Saturday, November 29, 2008

Balance of Payments Statistics - Should We Worry?

UK Current account deficit. Source: ONS

With unemployment rising and national debt heading towards the £1 trillion mark, very little attention is being given to the UK's current account deficit. Many people struggle to understand what the current account deficit actually is. (My economic students often erroneously assume a current account deficit means the government is borrowing from abroad) A current account deficit means the value of imports of goods and services is greater than our exports.

A current account deficit means more foreign currency is leaving the economy than coming in. Therefore, we need to finance this current account deficit by having a surplus on the capital and financial accounts. This involves savings in UK banks, hot money flows and long term investment.

To give a simple example, if we have a trade deficit and are importing Chinese toys. The Chinese may use their export revenue to buy British government securities or save in British banks. Therefore, we gain the foreign currency to be able to afford the Chinese imports.
  • Therefore, some argue that in an era of global capital flows, a current account deficit is nothing to worry about. A country like the UK can easily attract capital flows and investment and this will finance the deficit. If we can't attract the necessary capital flows, the Pound will devalue and this devaluation will change the terms of trade to improve the current account.
  • Furthermore, you could argue that these capital flows are beneficial. For example, Japanese investment in building new factories in the UK provides a boost not only on the Balance of Payments but also in increasing productive capacity.
  • A current account deficit also helps to improve living standards because consumption levels are higher.
  • The Credit crunch shows that the hope of free flowing capital can soon coming crashing to an end. - Just look at Iceland. Iceland were running a current account deficit of over 7% of GDP. This was fine whilst international investors were willing to save in Icelandic banks. But, the credit crunch caused people to withdraw their money away from Iceland. As people withdrew their capital the Icelandic Krona collapsed causing a loss of confidence in economy and reducing living standards.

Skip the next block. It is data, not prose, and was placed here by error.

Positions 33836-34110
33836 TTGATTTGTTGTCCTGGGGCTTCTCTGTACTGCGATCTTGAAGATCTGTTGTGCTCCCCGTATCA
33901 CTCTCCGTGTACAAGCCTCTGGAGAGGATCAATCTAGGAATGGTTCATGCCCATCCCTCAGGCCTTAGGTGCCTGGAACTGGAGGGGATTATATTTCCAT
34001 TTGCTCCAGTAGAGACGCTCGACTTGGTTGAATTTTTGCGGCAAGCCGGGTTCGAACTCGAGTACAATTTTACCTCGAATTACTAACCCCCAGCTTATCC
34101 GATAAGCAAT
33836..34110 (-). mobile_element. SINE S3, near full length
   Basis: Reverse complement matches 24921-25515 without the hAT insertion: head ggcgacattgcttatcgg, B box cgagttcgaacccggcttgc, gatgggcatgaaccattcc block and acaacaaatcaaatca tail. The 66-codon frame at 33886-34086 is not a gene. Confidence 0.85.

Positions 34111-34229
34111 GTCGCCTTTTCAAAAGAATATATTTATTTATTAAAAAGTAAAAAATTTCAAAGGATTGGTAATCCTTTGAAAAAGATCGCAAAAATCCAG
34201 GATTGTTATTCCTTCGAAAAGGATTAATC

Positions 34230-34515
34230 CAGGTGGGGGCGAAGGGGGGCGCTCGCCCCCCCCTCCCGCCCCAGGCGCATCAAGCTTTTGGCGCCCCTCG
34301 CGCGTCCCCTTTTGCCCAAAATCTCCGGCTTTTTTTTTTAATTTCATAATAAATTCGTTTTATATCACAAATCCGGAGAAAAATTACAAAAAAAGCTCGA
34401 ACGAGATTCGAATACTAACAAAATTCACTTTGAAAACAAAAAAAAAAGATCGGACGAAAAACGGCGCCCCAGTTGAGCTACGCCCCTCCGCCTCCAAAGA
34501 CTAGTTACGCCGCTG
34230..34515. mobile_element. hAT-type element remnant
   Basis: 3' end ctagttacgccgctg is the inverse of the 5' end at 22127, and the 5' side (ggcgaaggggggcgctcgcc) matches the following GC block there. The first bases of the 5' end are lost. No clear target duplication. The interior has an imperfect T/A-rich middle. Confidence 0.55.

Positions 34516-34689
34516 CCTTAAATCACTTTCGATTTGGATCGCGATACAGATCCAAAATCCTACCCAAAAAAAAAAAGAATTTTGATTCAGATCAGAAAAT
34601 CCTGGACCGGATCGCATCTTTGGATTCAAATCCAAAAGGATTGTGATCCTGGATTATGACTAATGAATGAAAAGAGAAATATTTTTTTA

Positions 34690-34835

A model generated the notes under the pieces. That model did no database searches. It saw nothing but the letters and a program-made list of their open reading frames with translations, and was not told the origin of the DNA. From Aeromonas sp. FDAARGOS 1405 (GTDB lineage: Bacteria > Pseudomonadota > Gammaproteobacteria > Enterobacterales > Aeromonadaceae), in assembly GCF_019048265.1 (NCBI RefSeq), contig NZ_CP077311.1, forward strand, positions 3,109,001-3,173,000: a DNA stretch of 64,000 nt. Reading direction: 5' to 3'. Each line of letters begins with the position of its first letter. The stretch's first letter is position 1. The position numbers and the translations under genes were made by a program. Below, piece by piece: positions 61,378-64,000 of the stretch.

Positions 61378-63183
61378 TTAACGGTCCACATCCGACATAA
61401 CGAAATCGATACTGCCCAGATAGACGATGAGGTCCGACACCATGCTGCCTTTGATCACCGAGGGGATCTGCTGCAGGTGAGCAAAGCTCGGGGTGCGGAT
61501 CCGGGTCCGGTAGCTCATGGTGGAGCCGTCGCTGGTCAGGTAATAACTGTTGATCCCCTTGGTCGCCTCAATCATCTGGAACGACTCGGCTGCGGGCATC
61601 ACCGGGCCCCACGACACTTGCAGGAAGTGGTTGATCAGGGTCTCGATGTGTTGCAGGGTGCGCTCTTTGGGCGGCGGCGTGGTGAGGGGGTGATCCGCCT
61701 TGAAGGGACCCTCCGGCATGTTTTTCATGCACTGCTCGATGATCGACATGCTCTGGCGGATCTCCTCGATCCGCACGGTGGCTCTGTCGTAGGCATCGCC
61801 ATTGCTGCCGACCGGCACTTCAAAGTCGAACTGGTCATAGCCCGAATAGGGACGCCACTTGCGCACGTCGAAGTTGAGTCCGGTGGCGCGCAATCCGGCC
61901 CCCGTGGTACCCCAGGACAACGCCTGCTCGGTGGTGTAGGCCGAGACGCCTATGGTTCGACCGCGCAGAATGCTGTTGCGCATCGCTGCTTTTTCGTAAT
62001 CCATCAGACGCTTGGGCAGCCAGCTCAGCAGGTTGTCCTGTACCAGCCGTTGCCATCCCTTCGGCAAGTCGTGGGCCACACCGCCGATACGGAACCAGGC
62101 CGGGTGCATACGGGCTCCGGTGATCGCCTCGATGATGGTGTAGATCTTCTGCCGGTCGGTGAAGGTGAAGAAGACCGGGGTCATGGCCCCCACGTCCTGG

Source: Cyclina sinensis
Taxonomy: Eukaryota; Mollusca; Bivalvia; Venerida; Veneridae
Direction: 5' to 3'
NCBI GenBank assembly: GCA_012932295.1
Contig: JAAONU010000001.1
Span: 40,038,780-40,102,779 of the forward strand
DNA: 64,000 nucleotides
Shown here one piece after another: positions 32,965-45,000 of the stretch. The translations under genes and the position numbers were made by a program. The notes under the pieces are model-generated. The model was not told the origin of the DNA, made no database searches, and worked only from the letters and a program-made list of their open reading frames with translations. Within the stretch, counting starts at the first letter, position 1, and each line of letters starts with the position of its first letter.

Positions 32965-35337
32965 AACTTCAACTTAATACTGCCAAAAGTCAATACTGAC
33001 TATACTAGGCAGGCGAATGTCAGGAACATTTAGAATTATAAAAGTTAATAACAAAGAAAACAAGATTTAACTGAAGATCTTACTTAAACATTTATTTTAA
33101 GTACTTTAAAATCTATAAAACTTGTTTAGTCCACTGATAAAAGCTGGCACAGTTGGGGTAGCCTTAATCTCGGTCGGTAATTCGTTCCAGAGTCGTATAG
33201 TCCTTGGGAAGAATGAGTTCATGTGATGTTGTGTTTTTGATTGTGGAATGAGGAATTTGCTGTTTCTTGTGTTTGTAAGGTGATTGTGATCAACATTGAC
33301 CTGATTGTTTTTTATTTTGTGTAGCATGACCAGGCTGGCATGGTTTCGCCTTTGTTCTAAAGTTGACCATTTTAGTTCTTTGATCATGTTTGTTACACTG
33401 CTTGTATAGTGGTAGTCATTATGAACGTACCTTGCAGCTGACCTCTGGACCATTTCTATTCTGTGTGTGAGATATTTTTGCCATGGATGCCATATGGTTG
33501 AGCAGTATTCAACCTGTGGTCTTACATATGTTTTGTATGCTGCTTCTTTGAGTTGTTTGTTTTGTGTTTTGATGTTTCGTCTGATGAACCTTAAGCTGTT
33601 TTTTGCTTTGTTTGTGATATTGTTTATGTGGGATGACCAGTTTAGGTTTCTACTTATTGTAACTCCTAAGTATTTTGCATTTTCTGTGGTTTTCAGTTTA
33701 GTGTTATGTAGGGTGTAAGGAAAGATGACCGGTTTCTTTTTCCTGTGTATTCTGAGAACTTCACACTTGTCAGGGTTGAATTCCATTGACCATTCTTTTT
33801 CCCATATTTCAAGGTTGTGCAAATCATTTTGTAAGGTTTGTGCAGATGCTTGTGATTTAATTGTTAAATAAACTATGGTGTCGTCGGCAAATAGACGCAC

• A current account deficit can lead to higher interest rates. To attract hot money flows and keep money in the country, Iceland and Hungary have had to keep interest rates high. This leads to lower growth and higher borrowing.
  • With a large current account deficit, the country always faces the possibility of a large devaluation. Devaluation in the currency can be damaging because it will:
  1. lead to inflation
  2. higher price of imports and cost of living
  3. loss of confidence in the economy.
Of course, devaluations can help boost exports, growth and they will reduce the size of the deficit. But, if the devaluation is too sharp it generates a negative momentum and loss of confidence in the economy.

Current account deficits are not necessarily a bad thing. Similarly a current account surplus is not the sign of a strong economy. Japan had a huge current account surplus during its lost decades of deflation and recession. However, current account deficits are a problem if they became 'unmanageable'. This is anything over 5% of GDP, but, of course varies from one country to another. The real problem comes if the balance of payments also involves external debt and the country can't repay.

There is also a danger of relying on hot money flows and a fluid money markets.

Should the UK worry about current account deficit of 3% of GDP?

The recession and devaluing pound should improve the deficit. But, the persistent deficit suggest the UK economy is unbalanced and the economy would benefit from diversifying and encouraging exports and manufacturing.

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